by Chelsea Cabral, Staff Writer
With nearly a month having passed following Donald Trump’s win over Hillary Clinton in the presidential election, efforts have been taken in three key battleground states to take a second look at election results.
The Green Party’s presidential candidate, Jill Stein, spearheaded recount efforts in late November, claiming that there was the possibility of voter irregularities in three states—Wisconsin, Pennsylvania, and Michigan.
Trump narrowly beat Clinton in all three of those states, giving him the capability to clinch the victory.
Stein’s push for the recount comes after Democrat Hillary Clinton’s popular vote victory, which has now expanded beyond two million ballots. Trump’s leads in those three states are extensively narrow—he leads by 22,177 votes in Wisconsin, 70,638 votes in Pennsylvania, and 10,704 votes in Michigan.
Marc Elias, a campaign lawyer for Hillary Clinton noted that those gaps would exceed “the largest margin ever overcome in a recount” and possess a margin too large for Clinton to overcome.
Trump surpassed the 270 electoral vote mark needed to win with 306 electoral votes over Clinton’s 232 electoral votes. The recount would have to flip the result to Clinton in all three states to change the electoral vote overall, something which many political experts have deemed unlikely.
President-elect Trump and his allies have already begun to push against the recount efforts, claiming that it is an attempt to undermine his presidency before it starts. Trump took to Twitter in a series of tweets to vocalize his resentment, saying that Democrats were joining what he called a “scam” by the Green Party to “fill up their coffers by asking for impossible recounts.” He also tweeted a baseless claim that he would have won the popular vote had it had not been for millions of illegal voters.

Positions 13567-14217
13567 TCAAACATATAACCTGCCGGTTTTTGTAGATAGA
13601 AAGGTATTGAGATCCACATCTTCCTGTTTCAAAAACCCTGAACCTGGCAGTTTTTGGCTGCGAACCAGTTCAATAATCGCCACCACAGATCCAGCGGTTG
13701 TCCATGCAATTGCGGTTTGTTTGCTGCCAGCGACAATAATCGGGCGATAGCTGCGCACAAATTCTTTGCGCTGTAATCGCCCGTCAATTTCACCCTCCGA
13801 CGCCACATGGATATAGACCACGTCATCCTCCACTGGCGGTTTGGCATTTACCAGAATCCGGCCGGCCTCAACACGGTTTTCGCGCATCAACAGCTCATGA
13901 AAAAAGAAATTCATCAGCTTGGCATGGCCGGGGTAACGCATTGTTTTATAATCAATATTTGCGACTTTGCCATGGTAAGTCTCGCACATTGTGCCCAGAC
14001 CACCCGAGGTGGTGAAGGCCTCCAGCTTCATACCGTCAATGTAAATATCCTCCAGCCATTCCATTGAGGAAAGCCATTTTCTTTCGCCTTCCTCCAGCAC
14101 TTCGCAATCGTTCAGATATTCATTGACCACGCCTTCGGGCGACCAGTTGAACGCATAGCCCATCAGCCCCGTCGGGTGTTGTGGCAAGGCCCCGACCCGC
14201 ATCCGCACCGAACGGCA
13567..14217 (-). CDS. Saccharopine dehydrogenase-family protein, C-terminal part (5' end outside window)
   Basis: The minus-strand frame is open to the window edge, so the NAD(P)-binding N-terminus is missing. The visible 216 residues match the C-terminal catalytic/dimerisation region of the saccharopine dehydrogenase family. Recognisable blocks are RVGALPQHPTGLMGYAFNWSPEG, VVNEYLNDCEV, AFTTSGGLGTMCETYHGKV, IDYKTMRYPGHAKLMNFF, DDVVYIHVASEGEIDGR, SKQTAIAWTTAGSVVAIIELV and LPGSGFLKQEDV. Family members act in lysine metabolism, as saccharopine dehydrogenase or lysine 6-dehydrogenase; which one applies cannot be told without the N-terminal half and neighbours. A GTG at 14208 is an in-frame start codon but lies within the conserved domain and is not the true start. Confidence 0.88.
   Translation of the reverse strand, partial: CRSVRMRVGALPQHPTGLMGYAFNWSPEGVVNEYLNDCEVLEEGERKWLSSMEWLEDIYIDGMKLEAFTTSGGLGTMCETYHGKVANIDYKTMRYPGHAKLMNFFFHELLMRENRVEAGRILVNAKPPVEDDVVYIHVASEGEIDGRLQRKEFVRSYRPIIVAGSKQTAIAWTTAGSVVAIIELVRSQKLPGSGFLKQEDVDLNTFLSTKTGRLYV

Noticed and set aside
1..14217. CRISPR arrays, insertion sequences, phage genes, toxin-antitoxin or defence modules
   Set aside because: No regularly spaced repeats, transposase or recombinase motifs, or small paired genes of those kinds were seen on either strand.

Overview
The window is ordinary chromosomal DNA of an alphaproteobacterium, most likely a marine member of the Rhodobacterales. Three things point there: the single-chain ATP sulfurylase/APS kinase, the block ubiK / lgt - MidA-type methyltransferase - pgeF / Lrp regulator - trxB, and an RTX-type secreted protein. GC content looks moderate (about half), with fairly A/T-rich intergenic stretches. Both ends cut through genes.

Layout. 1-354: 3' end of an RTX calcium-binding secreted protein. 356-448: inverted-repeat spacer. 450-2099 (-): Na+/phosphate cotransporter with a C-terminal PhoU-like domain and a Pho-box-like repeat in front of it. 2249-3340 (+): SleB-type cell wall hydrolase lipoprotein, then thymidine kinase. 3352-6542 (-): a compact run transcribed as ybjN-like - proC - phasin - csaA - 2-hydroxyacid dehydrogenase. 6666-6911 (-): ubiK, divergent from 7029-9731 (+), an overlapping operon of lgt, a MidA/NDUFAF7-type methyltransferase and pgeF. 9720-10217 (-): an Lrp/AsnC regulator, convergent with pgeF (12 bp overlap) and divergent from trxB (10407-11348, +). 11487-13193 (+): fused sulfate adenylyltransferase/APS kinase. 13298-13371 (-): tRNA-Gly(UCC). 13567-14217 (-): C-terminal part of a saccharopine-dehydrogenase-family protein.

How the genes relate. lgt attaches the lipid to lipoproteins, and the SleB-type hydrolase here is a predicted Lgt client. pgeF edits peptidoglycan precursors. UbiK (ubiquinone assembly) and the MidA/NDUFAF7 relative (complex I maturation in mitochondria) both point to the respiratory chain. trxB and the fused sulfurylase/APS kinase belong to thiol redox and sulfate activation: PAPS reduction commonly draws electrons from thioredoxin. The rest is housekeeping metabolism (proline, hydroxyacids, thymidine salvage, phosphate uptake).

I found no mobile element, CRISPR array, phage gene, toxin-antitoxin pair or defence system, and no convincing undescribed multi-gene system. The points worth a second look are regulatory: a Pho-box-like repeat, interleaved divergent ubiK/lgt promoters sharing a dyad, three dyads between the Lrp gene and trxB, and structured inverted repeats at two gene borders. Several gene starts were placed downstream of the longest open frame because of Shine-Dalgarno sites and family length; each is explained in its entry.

Stein, who finished a distant fourth in the popular vote on November 8, had raised about $6.3 million of a $7 million to cover the cost of all three recount efforts. With the Clinton Campaign jumping behind the recount effort, the states must operate quickly as they need to confirm election results days before the Electoral College meets on December 19 to finalize votes.
The vote recount process officially commenced in Wisconsin last Thursday to review nearly three million ballots across all of the state’s 72 counties.
“I don’t think the recount will have a significant impact on the election because I am confident in the election institutions,” said Benjamin Solomon, a junior political science major. “That being said, I see no issue in doing a recount in order to bring about a higher level of acceptance of the result.”
Trump’s campaign has already issued attorneys to block recount efforts in both Michigan and Pennsylvania.
Michigan’s Attorney General, Bill Schuette, filed the lawsuit in his state appeals court to reject Stein’s request, claiming that recounting all of the state’s votes “threatens to silence all Michigan’s votes for president due to an impending federal deadline to finalize votes.” Michigan Republicans have also criticized the recount action, given that there is no evidence of voter fraud in their state.
As Stein has previously expressed the push for a more accountable and transparent vote, in a press statement she stated that “in an election already tainted by suspicion, previously expressed by Donald Trump himself, verifying the vote is a common-sense procedure that would put all concerns around voter disenfranchisement to rest.”
While Stein’s statements emphasize that the recounts are about assurance in a fair elections system that people can trust, the recount effort to overturn the result in Clinton’s favor points to being unlikely and implausible. More information will become available in the coming days as recount efforts are to come to a finish on December 12.
“If the current result is correct, then a recount should only confirm Trump’s victory,” said Solomon. “The only reason to really be afraid of a recount is if you are relying on a miscount for a win.”